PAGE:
A: So many business books stay in the US-centric perspective. This means our international friends have to try to translate the message to their unique culture. Our big thought was this: why write chapter summaries and regurgitate our own medicine? Why not have experts from different regions of the world, from different industries, in different roles, shed light on our reinvention principles and give a global perspective after each chapter? We think readers will not only learn from this, but they will get the message that we truly tried to write a global business book.
Q: It’s often said that business values trickle down from the top—that beliefs and values held among those in the C-suite will influence the company’s entire culture. Have you ever seen this not hold true? Have you, for example, seen an instance in which a CEO has been open to change, while others in the company have resisted?
A: We have always said that unless the vast majority within an organization is feeling strong dissatisfaction with the current state, don’t even bother to launch a reinvention effort. CEOs and executive teams can initiate a change effort, but they cannot control the day-to-day actions of front line employees, even if those employees have agreed to make changes. We believe they are only going to sign up for a new way of doing things if: 1) they have a strong dissatisfaction with the current state; and 2) they are clear about what’s in it for them. We do, however, have strategies that we often suggest to executive teams that will help create a sufficient feeling of dissatisfaction within the employee base so that a reinvention effort can proceed.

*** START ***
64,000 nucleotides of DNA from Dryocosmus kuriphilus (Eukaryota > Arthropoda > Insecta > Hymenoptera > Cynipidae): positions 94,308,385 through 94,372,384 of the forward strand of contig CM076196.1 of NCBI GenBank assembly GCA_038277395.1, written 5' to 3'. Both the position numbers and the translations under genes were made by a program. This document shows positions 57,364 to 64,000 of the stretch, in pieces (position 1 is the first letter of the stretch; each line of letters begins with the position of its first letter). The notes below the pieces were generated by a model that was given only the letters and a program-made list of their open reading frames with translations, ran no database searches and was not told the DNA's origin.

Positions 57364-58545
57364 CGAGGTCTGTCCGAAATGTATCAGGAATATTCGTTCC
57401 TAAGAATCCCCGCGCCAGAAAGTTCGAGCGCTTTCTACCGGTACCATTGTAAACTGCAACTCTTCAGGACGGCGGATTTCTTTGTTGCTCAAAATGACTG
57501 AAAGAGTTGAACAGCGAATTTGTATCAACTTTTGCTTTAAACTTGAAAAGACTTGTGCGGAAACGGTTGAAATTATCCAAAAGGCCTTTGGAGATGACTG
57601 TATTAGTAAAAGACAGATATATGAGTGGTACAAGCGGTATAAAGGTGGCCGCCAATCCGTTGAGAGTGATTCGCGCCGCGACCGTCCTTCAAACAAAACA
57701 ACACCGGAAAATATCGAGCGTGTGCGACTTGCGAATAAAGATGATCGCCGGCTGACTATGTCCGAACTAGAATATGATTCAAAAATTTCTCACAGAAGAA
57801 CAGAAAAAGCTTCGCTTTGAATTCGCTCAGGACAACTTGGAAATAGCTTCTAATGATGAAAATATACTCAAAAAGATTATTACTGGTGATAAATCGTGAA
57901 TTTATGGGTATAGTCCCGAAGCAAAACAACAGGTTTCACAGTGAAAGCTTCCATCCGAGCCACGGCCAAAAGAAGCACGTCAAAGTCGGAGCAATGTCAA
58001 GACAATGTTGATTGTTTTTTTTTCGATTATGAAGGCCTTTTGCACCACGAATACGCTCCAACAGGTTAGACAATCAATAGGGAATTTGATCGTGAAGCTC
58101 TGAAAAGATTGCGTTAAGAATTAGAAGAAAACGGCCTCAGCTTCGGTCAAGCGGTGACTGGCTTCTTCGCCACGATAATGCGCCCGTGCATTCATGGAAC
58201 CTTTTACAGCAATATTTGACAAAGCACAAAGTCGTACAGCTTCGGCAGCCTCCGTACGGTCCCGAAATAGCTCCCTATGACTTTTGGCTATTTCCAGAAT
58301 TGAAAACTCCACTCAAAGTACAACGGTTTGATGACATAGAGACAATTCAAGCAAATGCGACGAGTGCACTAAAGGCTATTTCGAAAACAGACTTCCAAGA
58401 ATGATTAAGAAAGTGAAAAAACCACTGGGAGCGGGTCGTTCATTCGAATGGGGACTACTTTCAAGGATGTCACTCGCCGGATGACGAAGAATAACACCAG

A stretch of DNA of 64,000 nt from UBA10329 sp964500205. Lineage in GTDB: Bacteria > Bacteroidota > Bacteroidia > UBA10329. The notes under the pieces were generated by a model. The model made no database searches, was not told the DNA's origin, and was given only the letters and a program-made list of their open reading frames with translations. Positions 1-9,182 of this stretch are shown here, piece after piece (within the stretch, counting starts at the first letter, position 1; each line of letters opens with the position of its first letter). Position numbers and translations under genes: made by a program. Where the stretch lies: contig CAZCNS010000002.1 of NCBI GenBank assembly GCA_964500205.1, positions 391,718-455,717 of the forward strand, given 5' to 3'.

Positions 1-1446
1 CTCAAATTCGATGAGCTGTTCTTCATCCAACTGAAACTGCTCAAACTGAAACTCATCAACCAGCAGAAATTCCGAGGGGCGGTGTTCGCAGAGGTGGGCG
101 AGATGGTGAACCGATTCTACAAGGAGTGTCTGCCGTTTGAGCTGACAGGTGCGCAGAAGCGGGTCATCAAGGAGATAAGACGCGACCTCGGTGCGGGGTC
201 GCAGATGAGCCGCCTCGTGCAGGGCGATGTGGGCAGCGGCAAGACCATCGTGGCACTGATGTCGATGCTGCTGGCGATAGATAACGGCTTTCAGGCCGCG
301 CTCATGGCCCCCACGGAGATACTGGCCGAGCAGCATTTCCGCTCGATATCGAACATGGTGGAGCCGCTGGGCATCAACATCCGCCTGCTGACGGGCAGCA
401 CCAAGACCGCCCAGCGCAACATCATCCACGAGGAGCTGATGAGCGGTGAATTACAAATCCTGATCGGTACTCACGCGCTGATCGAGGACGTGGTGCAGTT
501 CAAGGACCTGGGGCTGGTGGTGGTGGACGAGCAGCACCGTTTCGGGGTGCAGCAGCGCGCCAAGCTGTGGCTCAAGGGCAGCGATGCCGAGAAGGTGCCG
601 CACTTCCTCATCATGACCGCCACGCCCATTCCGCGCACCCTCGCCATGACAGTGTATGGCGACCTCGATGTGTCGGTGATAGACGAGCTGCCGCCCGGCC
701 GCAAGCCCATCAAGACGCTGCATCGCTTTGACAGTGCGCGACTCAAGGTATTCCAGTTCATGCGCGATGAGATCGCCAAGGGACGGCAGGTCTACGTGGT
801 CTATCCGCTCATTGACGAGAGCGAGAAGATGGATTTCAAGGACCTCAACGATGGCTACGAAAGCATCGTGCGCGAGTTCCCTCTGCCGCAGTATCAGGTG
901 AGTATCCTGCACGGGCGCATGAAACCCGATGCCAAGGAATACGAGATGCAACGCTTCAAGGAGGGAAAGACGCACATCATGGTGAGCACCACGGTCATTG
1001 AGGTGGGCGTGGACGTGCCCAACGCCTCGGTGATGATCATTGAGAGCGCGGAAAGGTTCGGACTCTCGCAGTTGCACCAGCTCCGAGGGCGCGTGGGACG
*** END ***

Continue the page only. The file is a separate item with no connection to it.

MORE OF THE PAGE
Q: Is there a question you wish companies would ask you—one that is less obvious but will yield greater results?
A: Many leaders still believe “restructuring” is the answer to their performance problems. They think simply moving people around into different boxes, changing reporting relationships, and eliminating positions will make huge differences in results. That is tantamount to moving the deck chairs around on the Titanic. As we mentioned before, the idea that organizations are perfectly designed to get the results that they get suggests that it is about “systemic change” and not just about changing one component, such as structure. It is about making choices in strategies, processes, systems, structure, and culture—and tightly aligning them—to get difference results. We would like to see this idea take hold among leaders, rather than seeing them rely on quick structural fixes to make quarterly earnings.
Q: There are a lot of management consultants out there with unique ways of perceiving and solving problems. What defines your style?
A: We try to stick with espousing principles that seem to be universal and unchanging, along with our viewpoint that everything must be approached systemically. And when we do client engagements, we know that the solutions must come, and must be owned, by the client; and that it is simply our role to help them discover the right things to do.
Q: Is there anything you didn’t have space to explore in this book?
A: We would have liked to have provided a lot more detail on the eleven exercises someone goes through for reinvention, but recognize that would have turned the book into more of an academic field guide. So those exercises are now on our www .ageofdisruption.com website. We also would have liked to talk more about our vision of leadership as it pertains to Leader- Accelerators, but we will take that up in our next book.
Q: Finally, if you could name the single most significant concept or piece of information you hope your readers will take away after reading Reinvention, what would it be and why?
A: Probably that it’s better to change before you have to than because you have to, and it’s important to use a formula that creates designed change rather than random change.